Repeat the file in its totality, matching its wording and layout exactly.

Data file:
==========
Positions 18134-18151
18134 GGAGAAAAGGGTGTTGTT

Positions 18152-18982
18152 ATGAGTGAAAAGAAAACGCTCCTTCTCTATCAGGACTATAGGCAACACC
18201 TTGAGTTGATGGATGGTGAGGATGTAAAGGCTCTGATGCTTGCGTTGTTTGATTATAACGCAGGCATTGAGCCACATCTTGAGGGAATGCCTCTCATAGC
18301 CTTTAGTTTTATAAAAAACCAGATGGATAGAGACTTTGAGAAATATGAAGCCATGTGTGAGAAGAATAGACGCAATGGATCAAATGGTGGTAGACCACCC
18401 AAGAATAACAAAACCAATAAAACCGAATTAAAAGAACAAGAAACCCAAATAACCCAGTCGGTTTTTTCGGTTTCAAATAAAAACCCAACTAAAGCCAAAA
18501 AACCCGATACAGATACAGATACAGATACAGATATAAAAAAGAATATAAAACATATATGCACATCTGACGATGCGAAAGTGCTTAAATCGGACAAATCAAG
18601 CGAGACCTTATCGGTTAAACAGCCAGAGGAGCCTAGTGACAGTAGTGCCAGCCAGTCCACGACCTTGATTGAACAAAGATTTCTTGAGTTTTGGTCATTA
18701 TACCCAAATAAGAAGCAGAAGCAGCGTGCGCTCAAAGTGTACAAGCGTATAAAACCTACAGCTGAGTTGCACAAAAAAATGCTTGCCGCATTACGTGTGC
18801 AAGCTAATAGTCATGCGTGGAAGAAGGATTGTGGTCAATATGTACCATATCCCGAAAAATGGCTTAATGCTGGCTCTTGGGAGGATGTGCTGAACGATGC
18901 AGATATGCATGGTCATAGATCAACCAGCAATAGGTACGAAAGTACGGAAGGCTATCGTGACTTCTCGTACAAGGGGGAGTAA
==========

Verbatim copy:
Positions 18134-18151
18134 GGAGAAAAGGGTGTTGTT

Positions 18152-18982
18152 ATGAGTGAAAAGAAAACGCTCCTTCTCTATCAGGACTATAGGCAACACC
18201 TTGAGTTGATGGATGGTGAGGATGTAAAGGCTCTGATGCTTGCGTTGTTTGATTATAACGCAGGCATTGAGCCACATCTTGAGGGAATGCCTCTCATAGC
18301 CTTTAGTTTTATAAAAAACCAGATGGATAGAGACTTTGAGAAATATGAAGCCATGTGTGAGAAGAATAGACGCAATGGATCAAATGGTGGTAGACCACCC
18401 AAGAATAACAAAACCAATAAAACCGAATTAAAAGAACAAGAAACCCAAATAACCCAGTCGGTTTTTTCGGTTTCAAATAAAAACCCAACTAAAGCCAAAA
18501 AACCCGATACAGATACAGATACAGATACAGATATAAAAAAGAATATAAAACATATATGCACATCTGACGATGCGAAAGTGCTTAAATCGGACAAATCAAG
18601 CGAGACCTTATCGGTTAAACAGCCAGAGGAGCCTAGTGACAGTAGTGCCAGCCAGTCCACGACCTTGATTGAACAAAGATTTCTTGAGTTTTGGTCATTA
18701 TACCCAAATAAGAAGCAGAAGCAGCGTGCGCTCAAAGTGTACAAGCGTATAAAACCTACAGCTGAGTTGCACAAAAAAATGCTTGCCGCATTACGTGTGC
18801 AAGCTAATAGTCATGCGTGGAAGAAGGATTGTGGTCAATATGTACCATATCCCGAAAAATGGCTTAATGCTGGCTCTTGGGAGGATGTGCTGAACGATGC
18901 AGATATGCATGGTCATAGATCAACCAGCAATAGGTACGAAAGTACGGAAGGCTATCGTGACTTCTCGTACAAGGGGGAGTAA